Air Quality in various parts of Bath fails to comply with legal requirements. BANES is required by government to implement measures by 2021 to reduce levels of nitrogen oxides, one of the most significant pollutants. This will affect all residents in Bath but especially those in our area. Initial proposals were published by BANES in April. A consultation document with more detailed proposals is to be published in October and there will then be a period for submission of comments by the public and other interested parties.
Any member who has questions, concerns or comments is welcome to email Ceris Humphreys, our Committee Lead on Air Quality and the Clean Air Zone .
BANES’ proposals are available at http://www.bathnes.gov.uk/bath-breathes-2021. The proposals consist of (i) charging measures – a “clean air zone” (CAZ) where a charge will be incurred by certain categories of polluting vehicles – see map below, and (ii) non-charging measures – such as those to improve support for cycling and use of public transport.
BANES is seeking comments on its proposals. It is specifically seeking comments on the categories of vehicle to be subject to the CAZ charge – that is:
– Class B CAZ – higher emission HGVs/taxis/coaches only , or
– Class C CAZ – class B plus higher emission vans, or
– Class D CAZ – classes B and C plus higher emission private cars.
A copy of a BANES summary information leaflet can be found here. Members are encouraged to look out for information meetings that will be advertised on the Breathe 2021 webpages over the next few weeks.
PERA Committee’s recommendations and proposed course of action
We believe that the interests of PERA members would be best served by seeking to have the CAZ extended to cover the entire Pulteney Estates area, ideally extending beyond the A36 to include Beckford Road and Sydney Road, and by seeking to have the widest range of vehicles included (a Class D CAZ).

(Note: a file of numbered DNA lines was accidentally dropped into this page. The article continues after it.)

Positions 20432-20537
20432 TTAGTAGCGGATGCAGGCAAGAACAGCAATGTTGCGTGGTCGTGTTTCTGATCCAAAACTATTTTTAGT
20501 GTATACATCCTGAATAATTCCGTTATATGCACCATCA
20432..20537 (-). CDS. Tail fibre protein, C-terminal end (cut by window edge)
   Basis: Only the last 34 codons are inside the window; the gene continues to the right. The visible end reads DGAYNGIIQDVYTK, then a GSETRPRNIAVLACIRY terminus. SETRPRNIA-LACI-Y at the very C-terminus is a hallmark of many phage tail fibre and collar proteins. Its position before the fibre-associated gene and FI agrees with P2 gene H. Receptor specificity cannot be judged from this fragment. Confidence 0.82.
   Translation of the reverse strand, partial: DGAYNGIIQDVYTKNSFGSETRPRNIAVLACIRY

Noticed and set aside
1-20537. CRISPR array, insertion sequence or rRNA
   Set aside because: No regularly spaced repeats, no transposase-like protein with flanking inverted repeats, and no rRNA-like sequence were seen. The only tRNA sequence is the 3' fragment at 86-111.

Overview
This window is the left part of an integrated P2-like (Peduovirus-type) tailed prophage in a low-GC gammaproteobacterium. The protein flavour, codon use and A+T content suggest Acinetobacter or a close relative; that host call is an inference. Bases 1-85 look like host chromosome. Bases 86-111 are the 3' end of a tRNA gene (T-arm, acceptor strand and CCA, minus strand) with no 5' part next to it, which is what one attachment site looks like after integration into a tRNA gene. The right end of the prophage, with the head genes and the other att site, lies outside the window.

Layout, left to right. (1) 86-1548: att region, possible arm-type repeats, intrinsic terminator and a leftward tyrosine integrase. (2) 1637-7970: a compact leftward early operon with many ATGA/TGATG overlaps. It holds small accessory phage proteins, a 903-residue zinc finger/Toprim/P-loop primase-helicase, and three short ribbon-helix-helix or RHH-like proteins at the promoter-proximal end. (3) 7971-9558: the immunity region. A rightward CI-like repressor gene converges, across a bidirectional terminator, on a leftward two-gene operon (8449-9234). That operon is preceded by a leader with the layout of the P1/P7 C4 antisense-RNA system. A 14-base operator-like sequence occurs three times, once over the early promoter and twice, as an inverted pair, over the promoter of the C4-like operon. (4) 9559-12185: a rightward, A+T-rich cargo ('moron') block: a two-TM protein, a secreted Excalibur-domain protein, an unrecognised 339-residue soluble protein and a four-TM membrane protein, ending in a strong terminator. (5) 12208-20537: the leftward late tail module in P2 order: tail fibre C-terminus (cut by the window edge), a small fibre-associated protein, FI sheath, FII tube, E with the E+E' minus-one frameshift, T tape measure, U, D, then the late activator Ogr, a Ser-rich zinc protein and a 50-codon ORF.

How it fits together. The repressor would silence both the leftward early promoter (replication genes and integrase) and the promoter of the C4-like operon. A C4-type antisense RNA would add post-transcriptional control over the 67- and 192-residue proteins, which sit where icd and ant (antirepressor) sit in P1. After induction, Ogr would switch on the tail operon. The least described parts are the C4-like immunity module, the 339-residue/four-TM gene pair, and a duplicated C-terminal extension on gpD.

This will prevent our area becoming a drop-off point and parking location for higher emission coaches and cars who want to avoid the CAZ charge. More generally, this will give a much greater improvement in air quality for those of our members who live on or near the main roads than would the smaller CAZ currently proposed.
We are mindful that some members will have older higher emission vehicles. However, it is likely to be more than two years before the CAZ is implemented, and one possibility envisaged is that there would be a “sunset period” during which such residents with higher emission cars would not be required to pay the charge. We consider that the disadvantages of the current CAZ proposals to our area would be very significant and clearly outweigh the downsides.
Therefore, in submissions to BANES we have argued for extension of the proposed CAZ boundary beyond the A36 to the top of Sydney Gardens to include Beckford Road and Sydney Road, and for a sunset period for private cars after CAZ implementation. For example a sunset period of two years would, with the period from now to implementation, likely give a total period of five years in which cars may be replaced before the CAZ bites on higher emission private cars.
PERA’s analysis and the reasons for our conclusions can be found here.